Linked by Thom Holwerda on Mon 18th Feb 2013 21:18 UTC
Microsoft "Although Bill Gates stepped away from his day-to-day role at Microsoft nearly five years ago, he still keeps a close eye on the company he co-founded - and he isn't always happy with what he sees. During a recent interview broadcast this morning on CBS This Morning, the Microsoft chairman was asked by Charlie Rose whether he was happy with Steve Ballmer's performance as chief executive. Noting that there have been 'many amazing things' accomplished under Ballmer's leadership in the past couple of years, Gates said he was not satisfied with the company's innovations." It's impossible to deny by this point that Microsoft hasn't done well in mobile. It would be more surprising if Gates had denied it.
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RE: Comment by lucas_maximus
by kwan_e on Mon 18th Feb 2013 22:47 UTC in reply to "Comment by lucas_maximus"
kwan_e
Member since:
2007-02-18

Microsoft is going the way of IBM and tbh that is expected.


They're going to hire QM and Maths PhDs and do fundamental science research?

Reply Parent Score: 7

lucas_maximus Member since:
2009-08-18

I don't know, they probably already do. Why don't you ask Microsoft rather than me ... they are probably a better source of their recruiting policies than I.

FFS, do I really have to explain this to the full extent.

The IBM comment is about how massive tech companies fade away but are still there working in the background.

This is what I think will happen eventually to Microsoft.

Reply Parent Score: 3

bowkota Member since:
2011-10-12

I think IBM is doing very well. Projects such as Watson are very interesting plus they've always been huge in research.

MS has talented people but bad management.

Reply Parent Score: 6

sgtrock Member since:
2011-05-13

IBM fading away?? Let's compare financial returns between IBM and Microsoft for the past 10 years, shall we?

https://www.google.com/finance?chdnp=1&chdd=1&chds=1&chdv=1&chvs=Lin...

Looks to me like Microsoft is the one that's fading, not IBM. While Microsoft has been essentially devolving into a two trick pony (Windows/Office on the desktop and Windows/SQL Server in the datacenter), IBM has an incredible range of successes over the same period. You just don't hear about them much unless you work in or near datacenters. That has been their historical strength and they continue to do some really nifty stuff there. By contrast, Microsoft is in danger of seeing all of its markets erode away.

In the broadly defined personal device market, they are in real trouble. They no longer have the #1 OS by marketshare, and by the middle of this year they won't even have the #1 installed base. Android has grown that fast and that big. Microsoft is going to have to retreat into the enterprise and watch the consumer market evolve away from them. Ironic, when the source of their greatest strength in their early days were people sneaking in their own PCs to get work done that the datacenter guys didn't have time or inclination to do!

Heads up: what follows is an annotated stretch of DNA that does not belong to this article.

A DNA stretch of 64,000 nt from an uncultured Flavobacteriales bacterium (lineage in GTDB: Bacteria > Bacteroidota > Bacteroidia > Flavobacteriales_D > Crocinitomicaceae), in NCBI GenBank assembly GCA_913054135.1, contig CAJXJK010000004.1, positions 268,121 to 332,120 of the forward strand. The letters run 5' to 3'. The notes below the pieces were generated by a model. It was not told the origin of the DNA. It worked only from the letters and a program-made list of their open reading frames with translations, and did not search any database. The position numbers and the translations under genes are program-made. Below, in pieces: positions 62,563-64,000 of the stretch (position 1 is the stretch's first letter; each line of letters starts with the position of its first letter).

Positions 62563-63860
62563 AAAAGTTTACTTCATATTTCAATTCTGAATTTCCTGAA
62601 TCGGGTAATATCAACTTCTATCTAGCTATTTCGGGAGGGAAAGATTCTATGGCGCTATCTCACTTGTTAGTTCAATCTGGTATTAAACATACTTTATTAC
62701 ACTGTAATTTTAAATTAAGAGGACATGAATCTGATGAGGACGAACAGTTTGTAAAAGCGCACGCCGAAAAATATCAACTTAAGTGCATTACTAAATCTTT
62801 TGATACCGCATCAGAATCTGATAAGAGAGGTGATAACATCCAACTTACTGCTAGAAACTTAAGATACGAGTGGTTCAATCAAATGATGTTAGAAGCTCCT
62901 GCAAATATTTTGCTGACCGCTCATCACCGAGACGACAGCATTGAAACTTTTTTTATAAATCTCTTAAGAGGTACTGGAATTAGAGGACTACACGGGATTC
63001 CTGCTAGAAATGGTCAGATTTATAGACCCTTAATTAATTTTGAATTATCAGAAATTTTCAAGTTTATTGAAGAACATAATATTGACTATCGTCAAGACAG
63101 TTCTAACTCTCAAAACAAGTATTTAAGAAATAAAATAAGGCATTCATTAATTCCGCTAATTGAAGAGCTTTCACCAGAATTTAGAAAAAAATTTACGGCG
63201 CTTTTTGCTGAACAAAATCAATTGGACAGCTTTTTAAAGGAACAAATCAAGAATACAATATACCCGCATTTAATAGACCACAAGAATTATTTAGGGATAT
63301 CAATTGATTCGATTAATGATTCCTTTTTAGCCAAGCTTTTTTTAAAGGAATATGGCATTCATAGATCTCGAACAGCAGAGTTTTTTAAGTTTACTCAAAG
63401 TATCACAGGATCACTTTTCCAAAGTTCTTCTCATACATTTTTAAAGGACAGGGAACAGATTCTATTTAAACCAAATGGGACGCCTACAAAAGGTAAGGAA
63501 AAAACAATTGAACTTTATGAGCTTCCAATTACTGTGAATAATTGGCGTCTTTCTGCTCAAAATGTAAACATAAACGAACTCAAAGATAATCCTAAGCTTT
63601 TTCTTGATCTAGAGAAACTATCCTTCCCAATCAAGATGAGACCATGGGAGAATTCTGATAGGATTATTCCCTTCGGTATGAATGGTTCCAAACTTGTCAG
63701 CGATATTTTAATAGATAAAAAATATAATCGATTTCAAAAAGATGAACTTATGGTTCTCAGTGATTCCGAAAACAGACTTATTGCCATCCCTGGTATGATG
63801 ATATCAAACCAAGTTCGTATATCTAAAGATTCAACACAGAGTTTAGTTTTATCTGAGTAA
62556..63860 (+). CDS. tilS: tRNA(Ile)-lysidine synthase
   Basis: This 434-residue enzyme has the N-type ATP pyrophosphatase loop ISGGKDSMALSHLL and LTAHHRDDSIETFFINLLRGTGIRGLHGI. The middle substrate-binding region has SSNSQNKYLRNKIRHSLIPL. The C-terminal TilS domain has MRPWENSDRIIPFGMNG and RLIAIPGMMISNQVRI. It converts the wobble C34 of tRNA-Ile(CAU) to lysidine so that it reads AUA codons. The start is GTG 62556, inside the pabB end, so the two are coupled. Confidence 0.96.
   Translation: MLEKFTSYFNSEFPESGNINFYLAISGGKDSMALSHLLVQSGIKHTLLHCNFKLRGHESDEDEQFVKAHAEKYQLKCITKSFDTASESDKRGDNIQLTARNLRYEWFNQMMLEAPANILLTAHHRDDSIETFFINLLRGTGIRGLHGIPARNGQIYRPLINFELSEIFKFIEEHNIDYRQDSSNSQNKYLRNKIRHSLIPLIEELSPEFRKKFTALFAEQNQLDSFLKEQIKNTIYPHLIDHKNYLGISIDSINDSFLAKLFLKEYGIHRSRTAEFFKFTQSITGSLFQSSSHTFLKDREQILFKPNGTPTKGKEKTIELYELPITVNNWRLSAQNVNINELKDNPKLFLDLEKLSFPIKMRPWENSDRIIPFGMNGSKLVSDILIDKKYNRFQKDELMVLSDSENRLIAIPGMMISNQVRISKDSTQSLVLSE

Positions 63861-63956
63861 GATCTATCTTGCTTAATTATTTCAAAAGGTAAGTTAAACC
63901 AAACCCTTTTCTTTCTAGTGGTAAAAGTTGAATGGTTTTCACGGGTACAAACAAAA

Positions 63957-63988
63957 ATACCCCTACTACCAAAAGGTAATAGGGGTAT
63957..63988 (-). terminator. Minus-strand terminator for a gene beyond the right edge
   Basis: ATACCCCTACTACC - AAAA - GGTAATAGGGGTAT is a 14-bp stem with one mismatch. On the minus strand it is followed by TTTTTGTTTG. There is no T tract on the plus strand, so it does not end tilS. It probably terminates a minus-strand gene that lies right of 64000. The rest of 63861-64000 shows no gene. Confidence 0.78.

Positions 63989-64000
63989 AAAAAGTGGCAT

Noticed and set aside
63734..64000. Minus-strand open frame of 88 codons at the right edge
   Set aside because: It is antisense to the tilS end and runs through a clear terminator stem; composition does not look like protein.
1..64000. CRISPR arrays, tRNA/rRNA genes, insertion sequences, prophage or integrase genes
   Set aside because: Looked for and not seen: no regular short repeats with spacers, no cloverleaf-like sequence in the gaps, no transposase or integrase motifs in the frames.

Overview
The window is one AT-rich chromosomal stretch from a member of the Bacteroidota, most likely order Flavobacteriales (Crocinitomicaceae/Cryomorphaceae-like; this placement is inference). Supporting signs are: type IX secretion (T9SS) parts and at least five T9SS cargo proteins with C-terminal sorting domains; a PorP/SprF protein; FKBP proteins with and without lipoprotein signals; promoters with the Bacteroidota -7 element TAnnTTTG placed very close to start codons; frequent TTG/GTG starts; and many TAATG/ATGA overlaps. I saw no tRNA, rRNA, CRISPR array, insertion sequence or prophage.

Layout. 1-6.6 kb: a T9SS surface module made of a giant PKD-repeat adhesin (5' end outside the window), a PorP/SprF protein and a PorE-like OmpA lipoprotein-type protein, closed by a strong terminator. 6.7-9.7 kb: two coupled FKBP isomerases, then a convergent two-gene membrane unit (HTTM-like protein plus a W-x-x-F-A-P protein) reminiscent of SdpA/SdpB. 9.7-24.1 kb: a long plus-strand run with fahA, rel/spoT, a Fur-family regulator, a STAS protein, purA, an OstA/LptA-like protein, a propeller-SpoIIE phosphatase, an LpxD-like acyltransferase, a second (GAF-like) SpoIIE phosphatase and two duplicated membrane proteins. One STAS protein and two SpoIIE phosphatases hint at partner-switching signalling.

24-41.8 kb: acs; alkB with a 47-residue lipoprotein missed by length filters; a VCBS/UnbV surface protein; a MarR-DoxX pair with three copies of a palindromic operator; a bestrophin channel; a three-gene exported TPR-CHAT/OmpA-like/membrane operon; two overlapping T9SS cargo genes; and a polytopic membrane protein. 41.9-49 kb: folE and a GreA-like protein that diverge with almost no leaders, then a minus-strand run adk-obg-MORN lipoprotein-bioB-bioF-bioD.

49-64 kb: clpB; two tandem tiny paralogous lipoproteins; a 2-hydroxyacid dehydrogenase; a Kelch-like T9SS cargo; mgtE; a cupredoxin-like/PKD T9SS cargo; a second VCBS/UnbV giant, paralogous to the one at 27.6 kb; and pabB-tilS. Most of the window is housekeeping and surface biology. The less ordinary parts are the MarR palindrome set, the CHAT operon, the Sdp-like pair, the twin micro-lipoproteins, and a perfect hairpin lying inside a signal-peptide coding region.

Meanwhile, the SQL Server/Windows Server combination is coming under attack from multiple directions. The supercomputer and mainframe battles were lost long ago. IIS never had a chance in the Internet facing space, although it was frequently the webserver of choice inside firewalls. That's changing rapidly, though. The SOHO market is being lost to external hosting providers building upon open source solutions. Even the bigger companies are moving more and more work off Microsoft solutions to Linux based ones. And, since IBM has been supporting FLOSS solutions across their entire hardware line for more than a decade, they are ready, willing, and able to take that business away from Microsoft.

Nope, if you're looking for a company that's fading away, you're looking in the wrong direction. Microsoft is the one that's in trouble, not IBM.

Edited 2013-02-19 01:41 UTC

Reply Parent Score: 10

kwan_e Member since:
2007-02-18

FFS, do I really have to explain this to the full extent.

The IBM comment is about how massive tech companies fade away but are still there working in the background.


FFS do I have to explain that IBM is not the example to go to, since they are coming back in a big way.

They're no longer a player in the desktop market, but what they do is hardly background anymore.

Reply Parent Score: 3

BeamishBoy Member since:
2010-10-27

I don't know, they probably already do. Why don't you ask Microsoft rather than me ... they are probably a better source of their recruiting policies than I.


For what it's worth, Microsoft's research division is very impressive. The output of Microsoft Research here in Cambridge alone over the past decade has been immense.

It's also been immensely varied: innovative use of Bayesian nets, reinforcement learning and multi-agent algorithms, functional programming (principally via Don Syme and F#), etc. Really, really talented people.

Reply Parent Score: 2

Soulbender Member since:
2005-08-18

Microsoft Research. On some ways the Xerox PARC of today.

Reply Parent Score: 3

twitterfire Member since:
2008-09-11


They're going to hire QM and Maths PhDs and do fundamental science research?


They already do that. Ever heard of Microsoft Research?

Reply Parent Score: 2